Review by Storm+ -- The Crystilleries of Echoland

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Review by Storm+ -- The Crystilleries of Echoland

Post by Storm+ » 01 Dec 2018, 16:07

[Following is a volunteer review of "The Crystilleries of Echoland" by Dew Pellucid.]
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3 out of 4 stars
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Dew Pellucid’s The Crystilleries of Echoland tells the story of William Cleary, a toddler who disappeared at roughly the same time as his twin sister, Emmy. Even though Will returns in one piece (and riding on the back of a wolf, to boot), his sister does not. While Will tries to live a normal life, his parents never stop searching for his lost sister. Years later, on his (and his twin’s) thirteenth birthday, Will discovers that his sister is still alive, but that she is also in an entirely different realm: Echoland. Will very quickly finds that Echoland is a reflection of or world, hidden beneath our feet. It is populated by duplicates of the people living in our world; we are the Sounds, and they are the Echos, and the law of the land is that, when a Sound dies, their Echo is executed as well. Further, Will finds out that he is the Sound linked with one of the most important Echos in Echoland. While he is aware that this means that every moment he spends in Echoland puts him in even more danger, Will is still determined to rescue his sister. In the process of doing so, he also happens to come into a contact with an ancient mystery that will decide not only his fate, but also the fate of both realms. With the help of his newfound friends and his own Echo, Will sets about saving his sister and, perhaps, both worlds.

One of the things that attracted me to this book was that, in one of the reviews listed on the summary page, the reviewer claimed that it was the perfect book for fans of Harry Potter. As a pretty big an of the original Harry Potter books, I respectfully disagree. Of course, there are some similarities between Harry and William's journeys (including the presence of magic and a young male protagonist) but, as a whole, I found this book to be something altogether different and altogether unique. I would recommend it to anybody who loves young adult literature and/or teen fantasy.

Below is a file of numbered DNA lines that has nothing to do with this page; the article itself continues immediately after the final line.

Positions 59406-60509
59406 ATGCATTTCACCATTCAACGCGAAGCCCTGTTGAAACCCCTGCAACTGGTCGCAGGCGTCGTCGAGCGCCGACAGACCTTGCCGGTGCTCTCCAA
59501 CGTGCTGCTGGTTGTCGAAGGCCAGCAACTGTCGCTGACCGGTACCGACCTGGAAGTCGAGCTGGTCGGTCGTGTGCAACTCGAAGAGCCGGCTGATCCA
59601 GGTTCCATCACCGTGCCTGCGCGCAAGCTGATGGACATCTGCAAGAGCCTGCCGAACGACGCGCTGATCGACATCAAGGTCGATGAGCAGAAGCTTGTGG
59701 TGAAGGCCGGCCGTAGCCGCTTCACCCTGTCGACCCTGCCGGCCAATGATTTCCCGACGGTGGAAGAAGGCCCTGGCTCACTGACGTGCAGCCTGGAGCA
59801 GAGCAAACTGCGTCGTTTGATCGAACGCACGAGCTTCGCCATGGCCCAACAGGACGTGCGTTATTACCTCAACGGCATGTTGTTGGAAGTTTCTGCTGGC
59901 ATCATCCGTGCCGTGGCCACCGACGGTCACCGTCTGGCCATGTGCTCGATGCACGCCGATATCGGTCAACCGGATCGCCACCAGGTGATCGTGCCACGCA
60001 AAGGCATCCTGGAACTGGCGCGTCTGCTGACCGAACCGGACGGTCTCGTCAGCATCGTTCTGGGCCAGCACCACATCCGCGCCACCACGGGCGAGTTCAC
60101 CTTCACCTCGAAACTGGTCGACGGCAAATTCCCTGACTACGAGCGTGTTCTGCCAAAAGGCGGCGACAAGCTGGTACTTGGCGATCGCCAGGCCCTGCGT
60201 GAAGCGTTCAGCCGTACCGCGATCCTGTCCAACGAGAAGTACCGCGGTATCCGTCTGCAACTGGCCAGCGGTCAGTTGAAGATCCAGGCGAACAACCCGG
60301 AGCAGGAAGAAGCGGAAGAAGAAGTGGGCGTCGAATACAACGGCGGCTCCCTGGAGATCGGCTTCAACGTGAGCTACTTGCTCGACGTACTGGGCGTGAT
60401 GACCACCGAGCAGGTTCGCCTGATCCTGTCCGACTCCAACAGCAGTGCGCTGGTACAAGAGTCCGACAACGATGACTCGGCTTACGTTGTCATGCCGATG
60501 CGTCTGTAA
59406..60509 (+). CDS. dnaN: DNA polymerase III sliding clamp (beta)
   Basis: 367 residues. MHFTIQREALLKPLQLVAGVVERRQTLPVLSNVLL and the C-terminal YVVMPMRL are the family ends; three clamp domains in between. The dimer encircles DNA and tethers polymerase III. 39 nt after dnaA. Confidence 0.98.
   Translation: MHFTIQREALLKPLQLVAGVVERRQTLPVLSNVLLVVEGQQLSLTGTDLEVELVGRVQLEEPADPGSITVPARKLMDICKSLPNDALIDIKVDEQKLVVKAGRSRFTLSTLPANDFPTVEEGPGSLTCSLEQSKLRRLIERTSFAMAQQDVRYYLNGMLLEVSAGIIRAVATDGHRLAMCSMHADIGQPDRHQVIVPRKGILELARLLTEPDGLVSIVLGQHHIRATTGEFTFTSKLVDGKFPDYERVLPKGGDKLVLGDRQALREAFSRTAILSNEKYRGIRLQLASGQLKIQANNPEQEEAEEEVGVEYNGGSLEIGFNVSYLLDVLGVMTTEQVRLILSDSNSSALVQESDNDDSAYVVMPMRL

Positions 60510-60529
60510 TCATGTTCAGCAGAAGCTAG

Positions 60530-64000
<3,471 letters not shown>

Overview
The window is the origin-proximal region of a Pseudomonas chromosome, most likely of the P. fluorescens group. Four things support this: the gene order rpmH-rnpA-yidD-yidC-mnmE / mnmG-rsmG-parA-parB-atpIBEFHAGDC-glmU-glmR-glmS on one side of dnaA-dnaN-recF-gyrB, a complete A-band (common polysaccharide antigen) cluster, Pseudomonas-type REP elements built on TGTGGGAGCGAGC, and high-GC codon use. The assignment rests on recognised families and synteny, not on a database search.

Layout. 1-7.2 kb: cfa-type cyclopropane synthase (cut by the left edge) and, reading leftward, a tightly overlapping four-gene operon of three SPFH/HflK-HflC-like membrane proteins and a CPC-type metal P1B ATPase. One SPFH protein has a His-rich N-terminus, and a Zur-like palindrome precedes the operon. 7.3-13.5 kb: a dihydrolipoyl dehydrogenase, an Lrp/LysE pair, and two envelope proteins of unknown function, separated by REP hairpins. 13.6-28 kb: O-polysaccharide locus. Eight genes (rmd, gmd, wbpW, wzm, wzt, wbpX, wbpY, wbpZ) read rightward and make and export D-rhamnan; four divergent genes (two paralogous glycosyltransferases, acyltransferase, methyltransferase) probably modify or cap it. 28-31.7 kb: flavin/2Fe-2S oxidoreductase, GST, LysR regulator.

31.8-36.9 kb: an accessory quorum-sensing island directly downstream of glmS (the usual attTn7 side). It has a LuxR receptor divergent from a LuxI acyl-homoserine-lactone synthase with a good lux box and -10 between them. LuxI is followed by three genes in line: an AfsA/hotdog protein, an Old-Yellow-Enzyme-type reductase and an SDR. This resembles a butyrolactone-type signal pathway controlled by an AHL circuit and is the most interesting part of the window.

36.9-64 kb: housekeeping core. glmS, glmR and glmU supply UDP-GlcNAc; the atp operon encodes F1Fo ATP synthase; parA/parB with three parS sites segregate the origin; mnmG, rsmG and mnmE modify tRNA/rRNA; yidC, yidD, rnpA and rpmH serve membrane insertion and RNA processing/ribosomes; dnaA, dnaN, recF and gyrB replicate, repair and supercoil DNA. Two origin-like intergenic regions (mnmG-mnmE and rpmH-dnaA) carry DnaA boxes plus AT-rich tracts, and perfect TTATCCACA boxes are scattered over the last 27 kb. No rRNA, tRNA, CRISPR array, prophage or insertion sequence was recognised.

There were a lot of things that I absolutely loved about this book. For instance, the language the author chooses to use is generally extremely creative but also fairly simple, making this the perfect book for young adult readers. The story's progression is also really interesting, and the descriptions of what’s going on are detailed, but not too much so, and well-written. Furthermore, the illustrations throughout the novel are beautiful and really make it easy for the reader to visualize the events in the narrative. In short, this book was a pretty easy and quick read, and I would definitely read further books if it were to become part of a series.

However, this book is also flawed in some ways. For example, if you’re the type of person who does not have time to sit down and read this book in one sitting, or if you are not able to dedicate all of your attention to what’s going on in the novel, I do not recommend reading this book. The author of this novel gives you a lot of information very quickly, and your continued understanding of what’s going on depends on your ability to internalize and remember that information. The story also moves very quickly, which can make it really hard to keep track of the different characters and events that the story consists of. Other than that, I couldn’t really find anything else I disliked about this book, aside from two or three grammatical errors.

I rate The Crystilleries of Echoland 3 out of 4 stars. While I wanted to rate this book as "excellent," I believe that the novel as a whole moves a little too quickly and gives far too much information in far too little time. Aside from these issues, I felt that this was story was done really well and was deserving of at least 3 stars. If the author were to slow the pace of the story and space out the important information, this novel would definitely be deserving of 4 stars.

The Crystilleries of Echoland
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